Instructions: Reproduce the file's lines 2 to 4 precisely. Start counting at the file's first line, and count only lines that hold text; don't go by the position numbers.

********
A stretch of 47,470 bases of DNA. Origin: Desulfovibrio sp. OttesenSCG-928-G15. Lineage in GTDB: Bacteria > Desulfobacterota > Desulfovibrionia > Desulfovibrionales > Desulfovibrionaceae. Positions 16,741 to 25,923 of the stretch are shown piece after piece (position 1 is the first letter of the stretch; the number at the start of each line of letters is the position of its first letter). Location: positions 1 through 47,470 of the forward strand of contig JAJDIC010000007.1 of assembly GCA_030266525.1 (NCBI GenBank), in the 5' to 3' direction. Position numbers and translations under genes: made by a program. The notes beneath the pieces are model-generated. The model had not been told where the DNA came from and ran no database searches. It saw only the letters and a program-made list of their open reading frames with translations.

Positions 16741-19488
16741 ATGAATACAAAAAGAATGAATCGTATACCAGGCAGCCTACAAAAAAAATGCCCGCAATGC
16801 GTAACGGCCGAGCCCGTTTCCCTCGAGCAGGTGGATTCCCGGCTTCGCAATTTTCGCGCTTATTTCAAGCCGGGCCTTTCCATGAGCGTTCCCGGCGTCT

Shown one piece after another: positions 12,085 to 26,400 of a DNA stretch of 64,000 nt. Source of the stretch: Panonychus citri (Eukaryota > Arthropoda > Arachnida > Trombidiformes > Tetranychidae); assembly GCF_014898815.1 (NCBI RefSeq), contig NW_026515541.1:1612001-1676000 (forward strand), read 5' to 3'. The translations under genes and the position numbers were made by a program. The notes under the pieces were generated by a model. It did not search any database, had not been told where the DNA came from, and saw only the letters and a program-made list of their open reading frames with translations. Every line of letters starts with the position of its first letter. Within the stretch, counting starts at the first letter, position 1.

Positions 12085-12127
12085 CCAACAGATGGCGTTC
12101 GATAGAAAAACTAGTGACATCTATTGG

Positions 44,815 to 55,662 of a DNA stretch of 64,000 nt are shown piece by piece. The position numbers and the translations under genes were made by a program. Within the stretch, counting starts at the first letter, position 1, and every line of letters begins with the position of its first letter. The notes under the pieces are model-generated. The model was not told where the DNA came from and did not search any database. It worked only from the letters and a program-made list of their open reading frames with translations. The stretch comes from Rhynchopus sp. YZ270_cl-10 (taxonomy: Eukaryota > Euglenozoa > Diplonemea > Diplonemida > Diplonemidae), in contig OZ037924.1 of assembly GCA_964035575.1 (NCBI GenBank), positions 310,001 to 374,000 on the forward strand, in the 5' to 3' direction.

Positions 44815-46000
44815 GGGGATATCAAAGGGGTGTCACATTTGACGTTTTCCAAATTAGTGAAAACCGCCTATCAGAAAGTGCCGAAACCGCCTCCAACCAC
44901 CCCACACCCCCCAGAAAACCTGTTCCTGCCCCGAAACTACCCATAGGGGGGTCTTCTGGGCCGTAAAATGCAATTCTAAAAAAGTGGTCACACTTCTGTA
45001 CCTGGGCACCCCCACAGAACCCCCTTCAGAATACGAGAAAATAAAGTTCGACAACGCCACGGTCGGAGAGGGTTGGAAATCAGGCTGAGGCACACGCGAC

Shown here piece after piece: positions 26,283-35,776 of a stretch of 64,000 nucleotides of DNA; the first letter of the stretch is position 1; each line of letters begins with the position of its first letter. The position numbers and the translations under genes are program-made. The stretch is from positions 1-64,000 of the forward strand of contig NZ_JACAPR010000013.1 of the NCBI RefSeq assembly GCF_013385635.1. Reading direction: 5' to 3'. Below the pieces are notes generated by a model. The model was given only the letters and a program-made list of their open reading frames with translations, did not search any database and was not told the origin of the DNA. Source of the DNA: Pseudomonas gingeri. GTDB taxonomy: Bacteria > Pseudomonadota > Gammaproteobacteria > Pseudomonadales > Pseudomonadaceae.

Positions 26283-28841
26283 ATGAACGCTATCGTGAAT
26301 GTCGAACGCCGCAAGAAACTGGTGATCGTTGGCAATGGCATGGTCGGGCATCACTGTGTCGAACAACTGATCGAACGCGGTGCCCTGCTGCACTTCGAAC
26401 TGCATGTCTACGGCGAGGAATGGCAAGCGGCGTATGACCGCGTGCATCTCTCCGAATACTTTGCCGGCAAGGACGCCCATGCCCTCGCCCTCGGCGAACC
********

Positions 16741-19488
16741 ATGAATACAAAAAGAATGAATCGTATACCAGGCAGCCTACAAAAAAAATGCCCGCAATGC
16801 GTAACGGCCGAGCCCGTTTCCCTCGAGCAGGTGGATTCCCGGCTTCGCAATTTTCGCGCTTATTTCAAGCCGGGCCTTTCCATGAGCGTTCCCGGCGTCT